Today, young people are mobilizing and insisting that another world is possible. A showdown with our devastating lifestyle is urgent.
But neither an inexperienced youth nor our politicians – children of post-war economic growth and contributors to growing social inequality – immediately hold the keys to a sustainable world.
Where the progress in living standards of reconstruction followed World War II in the sixties, 81 percent of workers in the Denmark gave their vote to one of the labor parties, then the picture today is different diffused. Not only is the red color generally faded. Today, all political parties appeal to all "those who make the wheels turn".
So, where do we find the social force that can show "that another world is possible"?
A socialist alternative?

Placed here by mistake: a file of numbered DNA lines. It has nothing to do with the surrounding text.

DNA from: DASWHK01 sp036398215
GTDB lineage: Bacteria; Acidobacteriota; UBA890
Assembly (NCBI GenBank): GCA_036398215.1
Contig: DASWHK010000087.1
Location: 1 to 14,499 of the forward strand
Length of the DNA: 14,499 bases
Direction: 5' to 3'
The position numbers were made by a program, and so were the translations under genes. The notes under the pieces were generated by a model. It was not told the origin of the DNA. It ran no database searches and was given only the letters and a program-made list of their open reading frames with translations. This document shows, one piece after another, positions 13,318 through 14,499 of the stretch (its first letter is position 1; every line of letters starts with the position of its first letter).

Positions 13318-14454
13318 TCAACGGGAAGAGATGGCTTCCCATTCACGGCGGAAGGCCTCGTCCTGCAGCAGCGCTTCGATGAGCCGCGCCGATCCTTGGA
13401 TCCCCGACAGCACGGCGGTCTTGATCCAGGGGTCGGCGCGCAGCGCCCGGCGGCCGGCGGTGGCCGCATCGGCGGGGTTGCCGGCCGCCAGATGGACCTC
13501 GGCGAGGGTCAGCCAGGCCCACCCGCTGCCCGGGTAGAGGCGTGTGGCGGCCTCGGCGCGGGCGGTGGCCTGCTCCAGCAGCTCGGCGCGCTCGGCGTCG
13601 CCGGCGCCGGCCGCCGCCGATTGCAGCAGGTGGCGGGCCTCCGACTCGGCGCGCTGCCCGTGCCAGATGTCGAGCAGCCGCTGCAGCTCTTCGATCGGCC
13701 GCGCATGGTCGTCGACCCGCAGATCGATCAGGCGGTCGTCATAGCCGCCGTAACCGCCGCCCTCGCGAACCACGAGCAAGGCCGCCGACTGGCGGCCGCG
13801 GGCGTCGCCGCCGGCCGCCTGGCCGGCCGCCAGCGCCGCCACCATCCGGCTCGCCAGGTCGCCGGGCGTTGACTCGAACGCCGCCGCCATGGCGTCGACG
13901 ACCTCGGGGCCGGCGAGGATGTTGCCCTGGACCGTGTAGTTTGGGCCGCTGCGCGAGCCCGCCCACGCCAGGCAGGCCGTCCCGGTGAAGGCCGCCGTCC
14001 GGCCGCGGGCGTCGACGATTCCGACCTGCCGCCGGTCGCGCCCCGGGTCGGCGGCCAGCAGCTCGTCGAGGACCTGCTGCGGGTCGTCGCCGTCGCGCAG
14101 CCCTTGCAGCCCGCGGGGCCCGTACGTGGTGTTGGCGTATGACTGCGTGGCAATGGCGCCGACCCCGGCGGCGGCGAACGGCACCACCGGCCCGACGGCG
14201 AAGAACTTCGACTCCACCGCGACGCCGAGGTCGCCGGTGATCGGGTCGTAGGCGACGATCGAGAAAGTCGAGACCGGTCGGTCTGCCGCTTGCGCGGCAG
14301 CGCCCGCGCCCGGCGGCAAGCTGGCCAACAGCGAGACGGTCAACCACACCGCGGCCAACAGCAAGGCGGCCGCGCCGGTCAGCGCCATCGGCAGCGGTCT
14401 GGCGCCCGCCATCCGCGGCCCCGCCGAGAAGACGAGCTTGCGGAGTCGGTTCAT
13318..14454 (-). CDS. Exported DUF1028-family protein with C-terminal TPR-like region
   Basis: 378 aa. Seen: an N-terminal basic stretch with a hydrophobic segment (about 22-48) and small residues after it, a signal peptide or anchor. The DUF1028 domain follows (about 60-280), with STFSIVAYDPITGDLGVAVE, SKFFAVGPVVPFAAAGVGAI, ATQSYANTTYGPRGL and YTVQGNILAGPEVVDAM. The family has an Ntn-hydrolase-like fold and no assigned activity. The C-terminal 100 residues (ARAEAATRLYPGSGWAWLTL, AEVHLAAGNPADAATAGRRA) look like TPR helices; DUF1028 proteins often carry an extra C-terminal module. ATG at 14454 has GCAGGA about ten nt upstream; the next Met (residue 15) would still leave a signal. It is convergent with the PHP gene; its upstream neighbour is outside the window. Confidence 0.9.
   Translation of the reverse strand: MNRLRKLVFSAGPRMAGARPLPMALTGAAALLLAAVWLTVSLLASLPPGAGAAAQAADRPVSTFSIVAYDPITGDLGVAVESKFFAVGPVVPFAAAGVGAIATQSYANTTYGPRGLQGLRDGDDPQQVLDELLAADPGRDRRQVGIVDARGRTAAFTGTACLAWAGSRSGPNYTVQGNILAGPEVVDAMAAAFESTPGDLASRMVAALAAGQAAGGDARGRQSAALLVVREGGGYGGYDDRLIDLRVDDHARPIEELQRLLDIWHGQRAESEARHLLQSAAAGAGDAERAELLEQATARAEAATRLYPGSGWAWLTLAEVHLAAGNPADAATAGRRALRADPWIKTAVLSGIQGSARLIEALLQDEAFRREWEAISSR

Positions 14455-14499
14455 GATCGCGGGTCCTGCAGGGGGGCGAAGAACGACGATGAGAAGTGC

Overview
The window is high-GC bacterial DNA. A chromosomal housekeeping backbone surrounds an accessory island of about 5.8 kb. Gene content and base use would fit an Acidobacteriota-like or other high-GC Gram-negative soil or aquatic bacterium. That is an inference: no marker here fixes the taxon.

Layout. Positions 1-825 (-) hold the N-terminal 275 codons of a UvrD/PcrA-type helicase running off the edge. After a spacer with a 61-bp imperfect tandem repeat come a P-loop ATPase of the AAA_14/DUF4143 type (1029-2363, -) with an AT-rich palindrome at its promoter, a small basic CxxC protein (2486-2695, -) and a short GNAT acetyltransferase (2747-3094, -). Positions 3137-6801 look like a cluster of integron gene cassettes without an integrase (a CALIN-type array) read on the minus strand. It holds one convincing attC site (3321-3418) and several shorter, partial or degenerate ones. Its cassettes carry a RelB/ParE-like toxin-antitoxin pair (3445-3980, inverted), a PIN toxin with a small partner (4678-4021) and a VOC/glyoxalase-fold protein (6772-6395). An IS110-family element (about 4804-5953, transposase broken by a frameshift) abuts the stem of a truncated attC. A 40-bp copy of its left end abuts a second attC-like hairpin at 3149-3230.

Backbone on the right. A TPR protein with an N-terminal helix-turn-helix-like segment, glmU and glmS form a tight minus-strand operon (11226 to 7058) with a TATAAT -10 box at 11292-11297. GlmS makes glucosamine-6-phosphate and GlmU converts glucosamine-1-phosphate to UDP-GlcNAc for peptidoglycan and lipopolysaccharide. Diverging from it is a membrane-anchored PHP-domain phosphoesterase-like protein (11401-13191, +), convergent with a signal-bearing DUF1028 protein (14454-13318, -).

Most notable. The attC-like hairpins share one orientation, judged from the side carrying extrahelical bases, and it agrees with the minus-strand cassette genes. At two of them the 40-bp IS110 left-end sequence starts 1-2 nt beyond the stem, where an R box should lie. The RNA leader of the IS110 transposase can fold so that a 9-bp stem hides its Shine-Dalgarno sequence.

From the end of the 19th century, and most of the following, the concept of labor was defined by socialist discourse as "a class-conscious, skilled or unskilled man employed in the production profession" (from the book).
As industrialization became Paris Commune in 1871 a great inspiration for the new large group of workers who grew up. But in parallel with a socialist discourse that had as its ultimate goal the classless society, a non-socialist discourse developed, which can best be described as one. . .
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